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World Leaders Mull More Sanctions as Markets Punish Putin

Rob Garver

President Obama and European leaders today discussed but took no immediate action on additional sanctions against Russia as a penalty for its continued aggressive behavior toward Ukraine. But while world leaders remained cautious, the financial markets continued to take action.

Less than 48 hours after Russia’s Finance Ministry had to withdraw a proposed bond offering because investors rejected Russian securities at the prices being offered, ratings agency Standard & Poor’s downgraded the country’s sovereign debt to a level just above “junk bond” status.

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The Russian Central Bank responded by announcing an unexpected 0.5 percent increase in interest rates, to 7.5 percent, in an effort to protect the Russian ruble from further deterioration. But in mid-morning trading in the U.S., the ruble was down nearly one percent against the U.S. Dollar, pushing the currency closer to its 52-week low. The move by the central bank was its second unanticipated rate increase in recent weeks. Last month, it moved rates 1.5 percent, calling it a temporary measure at the time.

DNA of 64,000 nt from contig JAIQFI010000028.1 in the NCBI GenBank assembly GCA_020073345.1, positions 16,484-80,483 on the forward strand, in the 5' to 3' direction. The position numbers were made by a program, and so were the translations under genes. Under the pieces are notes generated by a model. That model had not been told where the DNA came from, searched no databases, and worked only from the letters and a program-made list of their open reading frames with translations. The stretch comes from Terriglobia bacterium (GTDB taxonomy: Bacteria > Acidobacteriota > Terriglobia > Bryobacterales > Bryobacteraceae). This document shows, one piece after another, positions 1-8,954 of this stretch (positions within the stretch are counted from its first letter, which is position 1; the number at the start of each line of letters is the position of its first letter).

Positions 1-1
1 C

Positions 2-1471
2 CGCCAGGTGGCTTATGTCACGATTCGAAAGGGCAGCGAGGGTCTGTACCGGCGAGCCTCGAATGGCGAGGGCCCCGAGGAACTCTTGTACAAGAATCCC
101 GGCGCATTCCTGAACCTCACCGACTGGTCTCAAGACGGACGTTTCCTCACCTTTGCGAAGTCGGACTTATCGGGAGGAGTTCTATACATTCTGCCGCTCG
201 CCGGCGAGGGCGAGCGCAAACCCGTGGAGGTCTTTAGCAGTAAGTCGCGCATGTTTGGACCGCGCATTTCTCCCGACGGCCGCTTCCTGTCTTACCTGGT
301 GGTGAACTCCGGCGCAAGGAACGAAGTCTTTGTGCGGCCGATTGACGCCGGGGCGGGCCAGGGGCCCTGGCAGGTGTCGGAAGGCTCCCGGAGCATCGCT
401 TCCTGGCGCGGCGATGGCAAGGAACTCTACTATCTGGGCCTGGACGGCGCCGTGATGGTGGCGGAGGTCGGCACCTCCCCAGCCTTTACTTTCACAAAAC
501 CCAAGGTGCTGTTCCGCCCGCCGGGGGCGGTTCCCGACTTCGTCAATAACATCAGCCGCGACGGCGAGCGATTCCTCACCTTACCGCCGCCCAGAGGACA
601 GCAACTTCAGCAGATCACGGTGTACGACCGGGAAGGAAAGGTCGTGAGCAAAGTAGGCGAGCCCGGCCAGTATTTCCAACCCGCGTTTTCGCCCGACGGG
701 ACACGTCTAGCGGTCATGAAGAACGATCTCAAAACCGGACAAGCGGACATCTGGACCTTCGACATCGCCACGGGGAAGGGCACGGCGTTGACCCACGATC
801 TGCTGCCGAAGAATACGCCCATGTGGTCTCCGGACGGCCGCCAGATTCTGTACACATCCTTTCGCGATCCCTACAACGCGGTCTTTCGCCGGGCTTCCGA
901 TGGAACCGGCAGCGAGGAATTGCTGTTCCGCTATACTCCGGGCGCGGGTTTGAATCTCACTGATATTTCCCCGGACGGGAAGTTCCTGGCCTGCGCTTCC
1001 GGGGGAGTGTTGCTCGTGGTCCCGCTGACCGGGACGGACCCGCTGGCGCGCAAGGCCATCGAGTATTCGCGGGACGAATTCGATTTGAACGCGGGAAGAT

The White House on Thursday morning released a “read-out” of the President’s call with the leaders of France, Germany, Italy and the United Kingdom, reporting that the Ukraine government had taken substantial steps to comply with an agreement reached earlier this month in Geneva to try to de-escalate the tensions in the country.

However, the White House reported, “The leaders also agreed that Russia had not reciprocated – including by not publicly supporting the Geneva accord, nor calling on armed militant groups to lay down their arms and leave the government buildings they’ve occupied – and had in fact continued to escalate the situation through its increasingly concerning rhetoric and threatening military exercises on Ukraine’s border.

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“The President noted that the United States is prepared to impose targeted sanctions to respond to Russia's latest actions. The leaders agreed to work closely together, and through the G7 and European Union, to coordinate additional steps to impose costs on Russia. The leaders underscored that Russia could still choose a peaceful resolution to the crisis, including by implementing the Geneva accord.”

Analysts are predicting continued problems for the Russian economy as investors concerned about the risk of open conflict in Ukraine pull money out of the country and GDP declines. Inflation is currently running at a rate of more than 7 percent in Russia.

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